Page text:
Tuesday, January 29, 2013

Buyers' rights in building defect disputes

Being able to differentiate between what is contractually binding and what is mere marketing speak is of great importance

The Business Times
January 29, 2013

[SINGAPORE] While recourse is available for homeowners following the purchase of a new home or a renovation stint, this is not to say that any and all defects can be claimed against the developer and/or renovation contractor.

Being able to differentiate between what is contractually binding and what is mere marketing speak is of great importance.

"Marketing speak should generally not be trusted or relied on to impose any legal obligations on the developer. The developer's legal obligations to the purchasers are contained in the sale-and-purchase agreement," said Rodyk & Davidson partner Ling Tien Wah.

Even so, marketing agents must not say anything to mislead or misrepresent, or make empty promises, otherwise the purchasers may potentially have a cause of action for misrepresentation or breach of contract, he added.

The sale-and-purchase agreement - which exists to govern the sale of uncompleted private residential properties - provides for a one-year defects liability period during which the developer is required to rectify, at his own cost, any defects in the units.

Such defects must be made good by the developer within one month of having received a written notice from the homeowner.

Failing this, the buyer can send a notice of intent, stating the homeowner's intent to carry out the rectification work and estimated costs to the developer.

The purchaser may then proceed to rectify the defects by engaging his own workmen and recover the cost from the developer. Such costs can be deducted from the sum held by the Singapore Academy of Law.

In the event that latent defects are observed beyond the one-year defects liability period, purchasers can still take civil action against the developer, said a spokesman from the Urban Redevelopment Authority (URA). "Beyond the one-year defects liability period, purchasers can still take civil action against the developer for latent defects due to negligence or breach of contract, within six years from the date that the damage arose, or three years from the date that the damage was discovered, whichever is later."

However, developers should first be given an opportunity to rectify any genuine building defect, whether patent or latent, that the purchasers claim the developers are liable for.

Specifically, consumers should write in to the developer instead of contacting them over the phone.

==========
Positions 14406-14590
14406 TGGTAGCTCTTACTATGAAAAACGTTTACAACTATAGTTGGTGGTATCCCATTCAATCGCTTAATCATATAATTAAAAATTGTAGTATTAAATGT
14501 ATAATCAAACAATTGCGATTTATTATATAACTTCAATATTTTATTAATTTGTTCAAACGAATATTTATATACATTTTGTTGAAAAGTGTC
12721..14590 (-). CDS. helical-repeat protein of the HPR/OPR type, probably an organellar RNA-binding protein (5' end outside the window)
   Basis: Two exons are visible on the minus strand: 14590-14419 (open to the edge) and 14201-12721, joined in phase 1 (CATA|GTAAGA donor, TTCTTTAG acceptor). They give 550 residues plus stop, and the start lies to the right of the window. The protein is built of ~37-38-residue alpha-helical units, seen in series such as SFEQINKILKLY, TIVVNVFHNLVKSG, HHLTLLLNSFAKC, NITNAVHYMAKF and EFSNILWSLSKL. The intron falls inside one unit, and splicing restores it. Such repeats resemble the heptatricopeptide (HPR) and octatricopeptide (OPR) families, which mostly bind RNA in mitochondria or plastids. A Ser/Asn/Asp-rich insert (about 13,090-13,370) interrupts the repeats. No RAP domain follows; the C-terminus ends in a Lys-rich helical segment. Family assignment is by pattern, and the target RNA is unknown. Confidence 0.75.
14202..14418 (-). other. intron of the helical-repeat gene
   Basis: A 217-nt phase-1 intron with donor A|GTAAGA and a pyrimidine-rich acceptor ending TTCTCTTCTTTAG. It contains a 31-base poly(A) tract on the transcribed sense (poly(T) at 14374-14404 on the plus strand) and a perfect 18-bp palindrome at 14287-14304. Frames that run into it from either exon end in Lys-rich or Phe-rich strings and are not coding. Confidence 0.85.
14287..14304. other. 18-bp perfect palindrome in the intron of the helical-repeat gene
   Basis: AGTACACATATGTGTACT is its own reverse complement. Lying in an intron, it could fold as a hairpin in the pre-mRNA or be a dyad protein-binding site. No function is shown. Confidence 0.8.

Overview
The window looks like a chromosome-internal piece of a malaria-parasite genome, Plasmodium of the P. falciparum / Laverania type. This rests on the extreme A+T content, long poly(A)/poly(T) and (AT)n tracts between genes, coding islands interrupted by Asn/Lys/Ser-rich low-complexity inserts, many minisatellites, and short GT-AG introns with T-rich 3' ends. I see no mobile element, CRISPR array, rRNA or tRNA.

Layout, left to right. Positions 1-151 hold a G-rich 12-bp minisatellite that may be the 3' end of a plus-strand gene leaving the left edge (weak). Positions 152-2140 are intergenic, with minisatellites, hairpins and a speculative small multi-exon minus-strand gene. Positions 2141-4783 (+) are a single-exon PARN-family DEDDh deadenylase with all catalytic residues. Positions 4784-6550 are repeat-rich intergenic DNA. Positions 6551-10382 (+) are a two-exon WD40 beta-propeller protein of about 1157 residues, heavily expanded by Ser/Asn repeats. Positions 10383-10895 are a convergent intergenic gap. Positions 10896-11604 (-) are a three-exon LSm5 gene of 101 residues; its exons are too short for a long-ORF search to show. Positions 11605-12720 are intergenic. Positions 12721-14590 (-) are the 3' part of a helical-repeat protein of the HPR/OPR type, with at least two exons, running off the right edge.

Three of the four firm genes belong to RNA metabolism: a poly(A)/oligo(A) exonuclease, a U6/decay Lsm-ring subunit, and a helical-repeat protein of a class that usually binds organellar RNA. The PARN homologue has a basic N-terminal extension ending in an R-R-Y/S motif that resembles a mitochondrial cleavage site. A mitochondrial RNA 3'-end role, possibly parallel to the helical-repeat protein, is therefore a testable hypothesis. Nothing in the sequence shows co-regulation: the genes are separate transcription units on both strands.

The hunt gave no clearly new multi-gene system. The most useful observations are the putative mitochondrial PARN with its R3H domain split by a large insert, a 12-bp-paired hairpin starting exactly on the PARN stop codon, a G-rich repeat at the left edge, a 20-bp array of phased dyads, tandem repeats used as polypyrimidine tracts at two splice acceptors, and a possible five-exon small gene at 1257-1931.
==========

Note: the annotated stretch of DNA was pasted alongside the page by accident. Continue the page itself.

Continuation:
Said Rodyk's Mr Ling: "If this fails to resolve matters, then the parties should still try their best to resolve the issue amicably and also consider referring the dispute for mediation to try and reach an amicable settlement in the matter. Taking civil action against developers for defects (whether patent or latent) should be the option of last resort.

"Purchasers should seek legal advice as to whether or not their claim against the developers for latent defects is already time-barred. If the claim is not time-barred, and the matter cannot be resolved amicably, then the purchasers have the option of instructing their lawyers to commence a civil suit against the developers for the latent defects if the purchasers wish to go down that route."

In the same vein, the Consumers Association of Singapore (Case) has a model renovation contract available on its website that consumers can download to help consumers make more informed decisions.

"The renovation contractor is bound by the contract signed with the consumer. As such, the contractors have to fulfil the contract terms to provide satisfactory service to the consumers," said Seah Cheng Choon, executive director of Case.

Case asked consumers to keep in mind that renovation contractors have their field of speciality - that is, those who are good at HDB renovation may not be so for other properties and vice versa.

"In this regard, consumers must be mindful that their contractors must have enough expertise to guide them through the slew of permits required in a renovation job," it said.

To ensure this, consumers should check the credentials of their renovation contractors and ask for a list of works done. For HDB dwellers, it is important to engage an HDB-approved contractor.

"During works-in- progress, it is essential to monitor the works as sometimes inferior products can be 'buried' by contractors within their works. (If the defects are spotted) beyond the defect liability period, proof will be difficult," Case said.

Indeed, unsatisfactory work and pricing are two common gripes reported to Case, which counts complaints against renovation contractors among the top three disputes it received.

The number of disputes received by Case has been on the uptrend, jumping from 946 in 2009 to 1,313 in 2010. Case's data shows that complaints rose further, to 1,532 last year, from 1,488 in 2011.

"A possible reason could be the increase in real estate transactions in recent years," said Mr Seah. "As more people are buying properties, there is increasing need for contractor services."

Martin Koh | 86666 944 | R020968Z
Sherry Tang | 9844 4400 | R020241C
Senior Sales Director
Email: marshe_inc@yahoo.com.sg
DTZ Debenham Tie Leung (SEA) Pte Ltd (L3006301G)

| www.marshe.sg | www.marsheproperties.com.sg | www.hudcsg.blogspot.com |
| www.hausatserangoon.sg | www.8riversuites.com | www.newagents.sg |

No comments:

Post a Comment